November 12, 2011: I was not born in Shinnston, nor did I grow up here. I am proud of having grown up on a small farm in Brooke County West Virginia (northern panhandle for geographic reference). I got to Shinnston as quickly as I could.
I was side-tracked with following the mantra a West Virginia kid hears – “there is nothing for you here”, which by the way is not true – and migrated to Illinois, to the Burbs of Chicago. I had a lot of family there since my Mom came from Chicago, but it did not take long for the call of West Virginia to tug my heart strings. One week after deciding I had to go home I met a widower with 5 children to add to my one. I was given, as a reward for taking them on, West Virginia! Anywhere I wanted in West Virginia. I honestly feel we were guided to Shinnston.
Why am I so proud of Shinnston? It is a small city that reveres GOD and Country – in that order. This city has never had “religious wars”. ALL the Churches work together, supporting the Lord’s Pantry Food Bank (organized under the umbrella of the Shinnston Area Council of Churches), funding the work of the Council of Churches, and ALL the Churches have members keeping vigil hours at the Chapel of Perpetual Adoration now in its 12th year and the only one in West Virginia.
Country! Shinnston loves this Country and has pride in their contribution to it. During WWII and for years after, there was a Veterans Memorial at the corner of Pike and Clement Streets, at the bottom of the hill leading to the High School. Over time it rotted and collapsed. Mr. Dwayne Hardman and the Sons of the American Legion decided it needed to be replaced. Through volunteer work and fundraising, a beautiful memorial to our military from the French & Indian War on was erected with plaques, In Honor of or In Memory of, placed on the walls. A Service is held there every Memorial Day.
Yesterday was Veterans Day. Downtown Pike Street was lined with American Flags. The Parade sponsored by the Lions Club started at 11 AM with the four honorees of 2011 as Grand Marshalls. The Color Guard from Lincoln High School’s NJROTC led the Parade followed by the Honorees.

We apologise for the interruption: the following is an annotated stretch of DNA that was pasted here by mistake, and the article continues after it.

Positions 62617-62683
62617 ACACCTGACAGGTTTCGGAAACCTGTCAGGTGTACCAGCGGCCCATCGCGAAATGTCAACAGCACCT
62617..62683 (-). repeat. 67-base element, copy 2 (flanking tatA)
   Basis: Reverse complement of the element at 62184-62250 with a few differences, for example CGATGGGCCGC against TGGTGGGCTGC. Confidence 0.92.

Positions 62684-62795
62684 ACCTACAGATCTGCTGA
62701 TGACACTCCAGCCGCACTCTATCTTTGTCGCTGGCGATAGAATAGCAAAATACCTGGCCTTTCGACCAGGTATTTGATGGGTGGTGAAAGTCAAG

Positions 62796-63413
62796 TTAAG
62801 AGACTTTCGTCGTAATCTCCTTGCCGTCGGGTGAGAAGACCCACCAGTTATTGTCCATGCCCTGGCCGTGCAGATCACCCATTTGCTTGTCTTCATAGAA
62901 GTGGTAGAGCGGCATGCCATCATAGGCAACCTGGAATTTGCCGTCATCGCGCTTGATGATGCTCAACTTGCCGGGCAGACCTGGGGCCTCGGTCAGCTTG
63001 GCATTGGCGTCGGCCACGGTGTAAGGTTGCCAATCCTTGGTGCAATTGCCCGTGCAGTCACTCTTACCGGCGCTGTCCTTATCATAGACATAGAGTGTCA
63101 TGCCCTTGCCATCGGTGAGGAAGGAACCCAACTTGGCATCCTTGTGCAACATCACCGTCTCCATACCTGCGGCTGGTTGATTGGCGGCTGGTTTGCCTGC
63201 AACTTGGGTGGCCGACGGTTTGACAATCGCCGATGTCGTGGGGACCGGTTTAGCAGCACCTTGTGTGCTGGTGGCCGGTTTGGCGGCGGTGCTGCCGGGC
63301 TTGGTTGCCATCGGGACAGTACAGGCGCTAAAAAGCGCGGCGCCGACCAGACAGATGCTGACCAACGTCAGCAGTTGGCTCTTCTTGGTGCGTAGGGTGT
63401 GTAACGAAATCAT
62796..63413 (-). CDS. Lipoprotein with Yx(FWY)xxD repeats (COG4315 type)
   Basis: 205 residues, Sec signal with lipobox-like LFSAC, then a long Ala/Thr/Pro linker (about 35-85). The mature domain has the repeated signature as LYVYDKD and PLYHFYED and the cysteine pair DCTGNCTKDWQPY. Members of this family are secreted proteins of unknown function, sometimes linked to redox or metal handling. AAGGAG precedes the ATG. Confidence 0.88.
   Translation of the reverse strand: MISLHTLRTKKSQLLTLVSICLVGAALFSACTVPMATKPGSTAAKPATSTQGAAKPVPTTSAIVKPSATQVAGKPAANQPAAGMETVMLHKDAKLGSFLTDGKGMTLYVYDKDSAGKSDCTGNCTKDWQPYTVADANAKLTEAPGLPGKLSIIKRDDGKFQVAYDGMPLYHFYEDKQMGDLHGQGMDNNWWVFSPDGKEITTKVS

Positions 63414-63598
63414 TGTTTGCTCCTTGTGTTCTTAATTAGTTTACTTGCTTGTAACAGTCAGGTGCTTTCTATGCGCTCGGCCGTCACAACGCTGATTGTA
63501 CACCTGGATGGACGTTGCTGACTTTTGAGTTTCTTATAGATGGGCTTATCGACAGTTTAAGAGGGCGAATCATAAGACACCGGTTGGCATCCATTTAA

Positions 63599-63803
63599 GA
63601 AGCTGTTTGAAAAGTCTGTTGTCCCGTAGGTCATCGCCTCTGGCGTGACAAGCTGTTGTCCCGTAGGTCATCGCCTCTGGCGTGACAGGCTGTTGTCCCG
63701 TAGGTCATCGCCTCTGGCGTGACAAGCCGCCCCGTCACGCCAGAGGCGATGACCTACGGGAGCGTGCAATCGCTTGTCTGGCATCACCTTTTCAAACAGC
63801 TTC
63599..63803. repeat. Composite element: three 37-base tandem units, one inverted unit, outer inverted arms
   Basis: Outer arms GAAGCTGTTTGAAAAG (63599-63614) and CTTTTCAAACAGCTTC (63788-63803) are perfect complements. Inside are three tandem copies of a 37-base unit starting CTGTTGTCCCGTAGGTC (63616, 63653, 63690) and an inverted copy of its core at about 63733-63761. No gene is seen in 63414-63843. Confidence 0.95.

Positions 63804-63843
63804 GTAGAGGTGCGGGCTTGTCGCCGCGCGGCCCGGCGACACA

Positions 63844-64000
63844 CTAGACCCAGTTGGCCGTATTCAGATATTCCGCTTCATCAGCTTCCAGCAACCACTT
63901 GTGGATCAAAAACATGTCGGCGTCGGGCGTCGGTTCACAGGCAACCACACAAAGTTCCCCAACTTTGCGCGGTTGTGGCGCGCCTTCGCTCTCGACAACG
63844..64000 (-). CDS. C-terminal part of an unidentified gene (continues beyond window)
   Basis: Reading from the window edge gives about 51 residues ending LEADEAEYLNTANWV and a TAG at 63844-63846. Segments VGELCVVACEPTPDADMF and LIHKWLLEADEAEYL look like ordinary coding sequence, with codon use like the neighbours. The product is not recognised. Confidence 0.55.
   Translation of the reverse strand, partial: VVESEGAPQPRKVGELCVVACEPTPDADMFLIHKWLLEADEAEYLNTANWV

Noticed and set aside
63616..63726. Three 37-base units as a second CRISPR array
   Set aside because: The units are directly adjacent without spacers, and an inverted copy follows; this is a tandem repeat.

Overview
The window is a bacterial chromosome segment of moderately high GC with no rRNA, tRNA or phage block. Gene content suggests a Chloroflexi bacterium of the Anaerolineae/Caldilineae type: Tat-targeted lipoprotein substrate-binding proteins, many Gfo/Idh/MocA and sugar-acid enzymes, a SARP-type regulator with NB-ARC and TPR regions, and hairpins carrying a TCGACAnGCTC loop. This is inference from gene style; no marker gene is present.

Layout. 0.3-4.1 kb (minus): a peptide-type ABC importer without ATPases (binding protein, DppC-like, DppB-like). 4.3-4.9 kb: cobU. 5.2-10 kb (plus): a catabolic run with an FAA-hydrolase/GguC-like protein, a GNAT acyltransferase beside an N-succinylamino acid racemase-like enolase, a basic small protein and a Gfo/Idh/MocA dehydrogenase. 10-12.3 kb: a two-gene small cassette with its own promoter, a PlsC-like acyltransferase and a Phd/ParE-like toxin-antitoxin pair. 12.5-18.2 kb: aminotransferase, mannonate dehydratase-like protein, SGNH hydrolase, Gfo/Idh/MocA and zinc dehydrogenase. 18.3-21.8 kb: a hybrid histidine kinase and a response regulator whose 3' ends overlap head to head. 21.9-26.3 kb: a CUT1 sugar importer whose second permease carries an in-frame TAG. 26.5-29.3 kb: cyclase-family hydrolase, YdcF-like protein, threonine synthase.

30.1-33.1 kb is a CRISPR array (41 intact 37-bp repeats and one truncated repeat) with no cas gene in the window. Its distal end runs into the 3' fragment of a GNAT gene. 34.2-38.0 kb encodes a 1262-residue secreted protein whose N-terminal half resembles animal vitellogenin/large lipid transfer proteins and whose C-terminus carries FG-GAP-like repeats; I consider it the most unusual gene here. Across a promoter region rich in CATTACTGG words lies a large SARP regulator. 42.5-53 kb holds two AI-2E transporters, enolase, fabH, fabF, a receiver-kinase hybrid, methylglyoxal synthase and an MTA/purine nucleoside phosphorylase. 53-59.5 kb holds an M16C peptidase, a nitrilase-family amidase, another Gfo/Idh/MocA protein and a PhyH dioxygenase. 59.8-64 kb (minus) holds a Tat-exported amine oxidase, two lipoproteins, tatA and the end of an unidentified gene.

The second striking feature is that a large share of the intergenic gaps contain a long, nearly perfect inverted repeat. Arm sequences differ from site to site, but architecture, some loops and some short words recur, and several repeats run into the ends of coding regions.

Victor Andrick who served in WW II led, followed by Jackson Anderson from the Korean War, and David Feathers from the Viet Nam War. The last Honoree was represented with a horse with no rider led by a soldier in
fatigues. This Summer, Samuel Murray finally came home from Korea, no longer MIA, now KIA.
Jeremiah, Katie, and their daughter Laina were unable to stay for the Parade. Jeremiah was one of the Veterans the Gillum House was given the privilege of providing a room for B & Bs For Vets, a nationwide program. Eric and Sara were the other couple. Soccer Mom Sara had their chairs in the car. Both of these young men refused to be in the Parade saying they were not heroes. Both served this Country and their wives held down the fort while they served.
Eric is someone I want to tell about. Sara had told me he was an amputee but the stairs were no problem. We assumed he had been wounded in Iraq or Afghanistan. No, he told us, it was during a Special Forces training jump – BETWEEN tours in Afghanistan. His leg got caught in the lines as he jumped and it ripped his leg off. After he got his prosthesis, he went back to Afghanistan. After contracting Mersa, he lost a bit more of that leg and is now retired Special Forces. He is just one of the West Virginia boys who per capita, are the most wounded or killed of any State in the Union in every war since we became a State. Thank you, Veterans. Because you served, we are FREE.